Learn how buprenorphine and other medications used in medication-assisted treatment (MAT) are covered under Medicare, Medicaid, and other forms of health insurance.
The cost of different medications used in medication-assisted treatment (MAT) varies, and this may need to be taken into account when considering treatment options. The Affordable Care Act now requires most insurers to cover addiction treatment benefits. In addition, The Mental Health Parity and Addiction Equity Act (MHPAEA) of 2008 requires health insurers and group health plans to provide the same level of benefits for behavioral health services that they do for primary care. However, not all insurance plans cover every available addiction treatment medication. And some plans cap the number of dosages and prescription refills a MAT patient receives. These limitations also factor into how people pay for MAT.
Learn more about health financing and how SAMHSA helps MAT professionals adapt to the new health care environment.
MAT Medications and Medicaid Coverage
A review of Medicaid policies in 2013 revealed that all 51 Medicaid programs include disulfiram and oral naltrexone and 31 programs include methadone on their Preferred Drug Lists (PDLs). If a medication is not included on the PDL, the prescriber must obtain permission from the member’s pharmacy benefit plan before the product can be prescribed, or the medication will not be covered. In 2013, only 13 state Medicaid programs included all available medications for treating alcohol and opioid use disorders in their Medicaid PDLs.
The SAMHSA publication Medicaid Coverage and Financing of Medications to Treat Alcohol and Opioid Use Disorders – 2014 explains Medicaid coverage of medications for substance use disorders.
Paying for Buprenorphine
Several factors determine how much a prescribed medication such as buprenorphine will cost patients. These include the pharmaceutical manufacturer, the insurer, the health plan (if any) or prescribing clinic, and the retail pharmacies that typically dispense the medication.
It is important to understand that the cost of the buprenorphine medication is only one part of the cost of outpatient opioid treatment. Other costs are incurred through physician visits and counseling services. These can include charges for laboratory analyses or emergency detoxification or stabilization, and any necessary ongoing service referrals and visits determined by the prescribing physician.
Medicare and Medicaid Coverage
Substance use treatment may be covered under Medicare (1) if it is medically necessary; and (2) if it is provided in an inpatient or outpatient treatment center that is Medicare-certified as determined by the Department of Health and Human Services (HHS).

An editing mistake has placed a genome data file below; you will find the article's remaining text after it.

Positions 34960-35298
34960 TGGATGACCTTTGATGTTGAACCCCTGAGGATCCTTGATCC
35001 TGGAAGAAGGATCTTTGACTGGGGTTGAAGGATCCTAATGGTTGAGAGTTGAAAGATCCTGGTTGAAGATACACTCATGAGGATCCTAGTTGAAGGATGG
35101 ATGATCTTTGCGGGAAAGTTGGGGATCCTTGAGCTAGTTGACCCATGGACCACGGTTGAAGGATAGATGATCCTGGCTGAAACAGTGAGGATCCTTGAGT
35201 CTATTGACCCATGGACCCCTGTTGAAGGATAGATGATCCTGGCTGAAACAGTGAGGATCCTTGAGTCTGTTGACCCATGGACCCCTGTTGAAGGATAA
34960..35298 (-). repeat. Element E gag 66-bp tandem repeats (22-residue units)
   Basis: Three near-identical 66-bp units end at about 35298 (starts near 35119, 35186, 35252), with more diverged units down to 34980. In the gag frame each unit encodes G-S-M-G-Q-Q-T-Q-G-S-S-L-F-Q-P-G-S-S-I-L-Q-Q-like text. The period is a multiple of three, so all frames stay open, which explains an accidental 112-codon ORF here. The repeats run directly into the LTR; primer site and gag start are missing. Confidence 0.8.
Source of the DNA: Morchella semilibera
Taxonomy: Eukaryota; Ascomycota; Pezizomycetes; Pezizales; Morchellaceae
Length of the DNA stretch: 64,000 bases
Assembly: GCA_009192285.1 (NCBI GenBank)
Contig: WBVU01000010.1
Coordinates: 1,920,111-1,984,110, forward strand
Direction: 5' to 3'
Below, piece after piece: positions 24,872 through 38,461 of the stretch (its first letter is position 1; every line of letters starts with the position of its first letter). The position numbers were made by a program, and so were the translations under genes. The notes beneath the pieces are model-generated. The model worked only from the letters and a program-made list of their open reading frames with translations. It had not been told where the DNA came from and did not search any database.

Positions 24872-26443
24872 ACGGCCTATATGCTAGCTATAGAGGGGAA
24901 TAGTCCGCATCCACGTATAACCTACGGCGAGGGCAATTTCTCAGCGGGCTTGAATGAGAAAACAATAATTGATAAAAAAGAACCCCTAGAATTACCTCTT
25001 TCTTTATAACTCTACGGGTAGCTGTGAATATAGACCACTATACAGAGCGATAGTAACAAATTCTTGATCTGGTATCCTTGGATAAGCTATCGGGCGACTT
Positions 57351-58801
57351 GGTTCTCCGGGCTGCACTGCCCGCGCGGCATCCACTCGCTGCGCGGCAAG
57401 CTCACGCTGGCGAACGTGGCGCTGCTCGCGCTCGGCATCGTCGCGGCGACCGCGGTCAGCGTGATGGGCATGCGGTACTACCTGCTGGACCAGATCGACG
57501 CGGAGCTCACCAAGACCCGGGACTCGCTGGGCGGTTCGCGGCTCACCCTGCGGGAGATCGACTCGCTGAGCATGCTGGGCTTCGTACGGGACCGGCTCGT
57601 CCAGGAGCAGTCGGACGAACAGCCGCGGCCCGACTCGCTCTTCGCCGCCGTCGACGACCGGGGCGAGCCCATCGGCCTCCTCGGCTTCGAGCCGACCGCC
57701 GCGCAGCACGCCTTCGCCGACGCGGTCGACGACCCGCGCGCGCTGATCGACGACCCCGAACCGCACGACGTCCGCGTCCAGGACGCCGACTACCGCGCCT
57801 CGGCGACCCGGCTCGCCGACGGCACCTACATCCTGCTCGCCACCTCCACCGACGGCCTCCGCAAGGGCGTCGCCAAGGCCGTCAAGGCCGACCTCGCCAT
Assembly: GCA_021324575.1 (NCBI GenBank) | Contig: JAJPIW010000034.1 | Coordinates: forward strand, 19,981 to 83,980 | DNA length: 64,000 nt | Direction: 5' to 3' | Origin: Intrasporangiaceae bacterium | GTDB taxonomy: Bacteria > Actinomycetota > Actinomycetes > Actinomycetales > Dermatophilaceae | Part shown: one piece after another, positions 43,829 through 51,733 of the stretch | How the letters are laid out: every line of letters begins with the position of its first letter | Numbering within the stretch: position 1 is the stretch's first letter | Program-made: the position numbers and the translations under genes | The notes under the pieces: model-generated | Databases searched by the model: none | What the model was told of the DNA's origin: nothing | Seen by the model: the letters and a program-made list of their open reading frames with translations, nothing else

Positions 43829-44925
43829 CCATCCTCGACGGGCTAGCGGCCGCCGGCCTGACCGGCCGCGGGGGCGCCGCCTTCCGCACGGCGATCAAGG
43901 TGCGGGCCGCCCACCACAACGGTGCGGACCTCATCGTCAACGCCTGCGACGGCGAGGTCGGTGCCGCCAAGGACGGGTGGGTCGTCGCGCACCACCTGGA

Medicare does not generally cover prescription medications that are prescribed or dispensed to patients on an outpatient basis. However, if buprenorphine is administered by a Medicare-certified program or facility as a component of inpatient or emergency treatment such as detoxification or early stabilization treatment, the cost could be covered, as with any other medication used in the treatment process. The reimbursement would only occur if the Medicare-certified facility had buprenorphine on its list of eligible medications and if the patient received the treatment at the facility.
Medicaid coverage of substance use treatment and medications such as buprenorphine varies considerably by state and whether or not a state’s Medicaid plan is offered under managed care or HMO arrangements. Coverage in many states is also subject to rules about prior authorization and medical necessity. For buprenorphine-naloxone, a review of Medicaid policies in 2013 revealed that 50 Medicaid programs include the treatment medication on their PDLs.
Commercial Health Care Coverage
Health insurance through a commercial insurance plan may or may not cover all parts of buprenorphine medication. Several factors determine coverage, including:
- Medical necessity
- Whether medications are covered
- If there is a required co-payment
- If buprenorphine is on the plan’s approved medication list
Free Health Coverage at Community Health Centers, Clinics, and Hospitals
Free care for low-income patients offered at community health centers, clinics, and hospitals may or may not have buprenorphine available. The availability of the medication in these facilities depends on:
- Whether they offer substance use treatment or emergency care of chemical dependency
- If buprenorphine is on the list of eligible medications
- If a qualified staff or an attending physician associated with the hospital is available to administer the medication
- If the medication is medically necessary
People Who Are Uninsured
People without insurance coverage who are neither eligible for Medicare or Medicaid nor impoverished must pay for buprenorphine and any associated treatment themselves.